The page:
Chapter 1 – Across the Wall

When I reached the wall, I wondered if maybe—probably—this was a terrible idea. I squeezed the knife tucked into my belt. It wasn’t a dagger—it was far too crude for that‚ but it was iron. 

In a country where iron was illegal, and for a woman about to cross the wall into faerie, it was worth more than all the gold in the kingdom. 

The wall itself didn’t look like much, just craggy hewn rock some seven feet tall, grey and blotched with yellow and white lichen. The stories Ari’s papa used to tell us said it was infused with iron to keep the fae from crossing over.


It hadn’t stopped that fae lord from coming and taking her, had it?

Last night, as he’d stood over us, ready to take her, she’d looked up at me tears in her eyes together with desperation. 

I knew she saw tall, strong Rose, her protector and friend. But I couldn’t save her. All I’d had were words. I only hoped they weren’t empty ones.

“I’ll find you.” I’d whispered it to her, and now I said it out loud. 

This time the wall was the only audience to my promise. 

I had the iron knife, a steel dagger, and food. On a whim, I’d grabbed a small sack of flour. Stories spoke of invisible creatures beyond the wall, and I figured a handful of flour would reveal any such beasts. I’d managed to scrounge an old tent from one of the market-sellers, and I’d pulled out the little pouch of coins that I was saving towards a second dagger.

Saving Ari was more important. 

She had no one else. She needed me. 

That thought circling, I squared my shoulders and placed my hands on the wall. 

Cold. Hard. Rough grain under my fingers. It felt like any other stone wall. I wasn’t sure exactly what I’d been expecting—a magical barrier pushing me back perhaps—but not normality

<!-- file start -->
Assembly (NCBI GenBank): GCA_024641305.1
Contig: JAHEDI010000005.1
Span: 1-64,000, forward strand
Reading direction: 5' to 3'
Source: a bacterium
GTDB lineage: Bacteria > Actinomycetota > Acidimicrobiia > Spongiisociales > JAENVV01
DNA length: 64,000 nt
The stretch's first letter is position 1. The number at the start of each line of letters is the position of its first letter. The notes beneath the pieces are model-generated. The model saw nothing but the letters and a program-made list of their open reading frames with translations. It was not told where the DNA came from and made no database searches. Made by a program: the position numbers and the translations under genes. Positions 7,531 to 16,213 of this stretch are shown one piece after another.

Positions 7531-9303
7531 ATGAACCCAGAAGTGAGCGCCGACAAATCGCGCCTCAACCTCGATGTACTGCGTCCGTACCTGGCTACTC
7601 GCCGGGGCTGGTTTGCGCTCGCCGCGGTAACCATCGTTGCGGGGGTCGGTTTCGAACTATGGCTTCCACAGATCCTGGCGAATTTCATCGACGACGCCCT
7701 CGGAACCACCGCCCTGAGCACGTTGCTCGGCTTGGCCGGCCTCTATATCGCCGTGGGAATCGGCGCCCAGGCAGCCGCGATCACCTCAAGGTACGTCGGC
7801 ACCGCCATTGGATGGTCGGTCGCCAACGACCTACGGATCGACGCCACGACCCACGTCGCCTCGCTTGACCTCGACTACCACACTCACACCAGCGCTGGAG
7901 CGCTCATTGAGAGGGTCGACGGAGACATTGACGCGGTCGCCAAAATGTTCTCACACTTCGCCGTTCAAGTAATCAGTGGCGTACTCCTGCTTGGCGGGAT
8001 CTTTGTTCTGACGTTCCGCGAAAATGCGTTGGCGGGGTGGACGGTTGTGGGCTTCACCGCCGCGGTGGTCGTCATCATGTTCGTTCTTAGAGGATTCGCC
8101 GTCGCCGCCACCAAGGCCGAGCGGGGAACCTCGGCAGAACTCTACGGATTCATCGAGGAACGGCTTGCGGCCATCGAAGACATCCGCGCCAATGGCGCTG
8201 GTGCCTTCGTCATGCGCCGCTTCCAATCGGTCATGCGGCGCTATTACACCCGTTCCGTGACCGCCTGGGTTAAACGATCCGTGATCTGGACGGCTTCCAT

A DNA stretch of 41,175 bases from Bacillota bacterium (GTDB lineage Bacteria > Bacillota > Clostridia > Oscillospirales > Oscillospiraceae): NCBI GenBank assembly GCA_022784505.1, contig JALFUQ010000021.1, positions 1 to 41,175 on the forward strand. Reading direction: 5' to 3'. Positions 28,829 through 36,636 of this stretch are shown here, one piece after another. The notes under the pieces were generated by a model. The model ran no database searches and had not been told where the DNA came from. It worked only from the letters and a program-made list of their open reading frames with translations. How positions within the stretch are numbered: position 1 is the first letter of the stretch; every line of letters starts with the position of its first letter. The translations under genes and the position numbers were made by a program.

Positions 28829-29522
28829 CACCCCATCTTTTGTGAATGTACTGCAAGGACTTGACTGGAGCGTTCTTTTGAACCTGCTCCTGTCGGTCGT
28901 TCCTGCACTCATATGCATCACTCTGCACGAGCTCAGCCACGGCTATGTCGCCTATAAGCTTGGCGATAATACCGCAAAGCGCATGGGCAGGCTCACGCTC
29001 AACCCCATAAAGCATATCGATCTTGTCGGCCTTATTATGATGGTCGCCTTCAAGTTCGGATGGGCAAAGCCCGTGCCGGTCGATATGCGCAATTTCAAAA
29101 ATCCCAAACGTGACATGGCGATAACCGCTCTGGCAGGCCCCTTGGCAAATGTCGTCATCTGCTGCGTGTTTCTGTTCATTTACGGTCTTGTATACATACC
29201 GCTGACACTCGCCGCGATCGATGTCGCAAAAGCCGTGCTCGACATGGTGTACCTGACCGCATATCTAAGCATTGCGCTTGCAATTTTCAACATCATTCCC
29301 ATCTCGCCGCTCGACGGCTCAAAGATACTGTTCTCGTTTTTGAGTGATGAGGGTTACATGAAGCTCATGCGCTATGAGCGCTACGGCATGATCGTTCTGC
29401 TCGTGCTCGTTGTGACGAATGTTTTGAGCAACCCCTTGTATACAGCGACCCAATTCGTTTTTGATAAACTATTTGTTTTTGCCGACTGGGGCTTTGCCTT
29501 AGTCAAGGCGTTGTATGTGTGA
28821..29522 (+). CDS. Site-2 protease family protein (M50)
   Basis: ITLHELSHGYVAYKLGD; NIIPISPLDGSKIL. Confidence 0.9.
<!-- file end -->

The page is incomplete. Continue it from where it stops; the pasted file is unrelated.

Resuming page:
This adventure was getting off to a good start. 

Grinning, I dug my fingers into craggy handholds and climbed up. The wall was so old and the stones so rough with no mortar in between, I scaled it in moments and lifted my head for my first glimpse of faerie. 

The sky over Alba—or Elfhame as the fae called it—continued clear and blue, the sun edging towards noon. Scrubby grassland rolled away across the hills, and dark woodland pooled in a valley ahead, creeping up the slope beyond.

It didn’t look so different from Albion. Maybe the stories were all exaggeration.

Admittedly, the fae lord who’d taken Ari had made her disappear in a puff of darkness, and I’d never heard of a human doing such a thing. 

But I had iron. 

I got the blade from the wise woman who lived on the edge of Briarbridge, the one whose house we always ran past as kids. I went to her at first light, and she understood why I wanted protection from the fae and didn’t want to leave my friend at their mercy. She pulled up a wonky old floorboard and gave me the blade with the words, “Iron cuts through flesh. Iron cuts through fae. Iron cuts through lies.”

Good luck to the fae who came between me and Ari. 

Iron was hard, but my determination was harder. I wouldn’t give up until she was safe. 

Left and right, I cracked my neck, then patted the iron blade. “Here goes.” I swung my leg over the top of the wall and jumped down.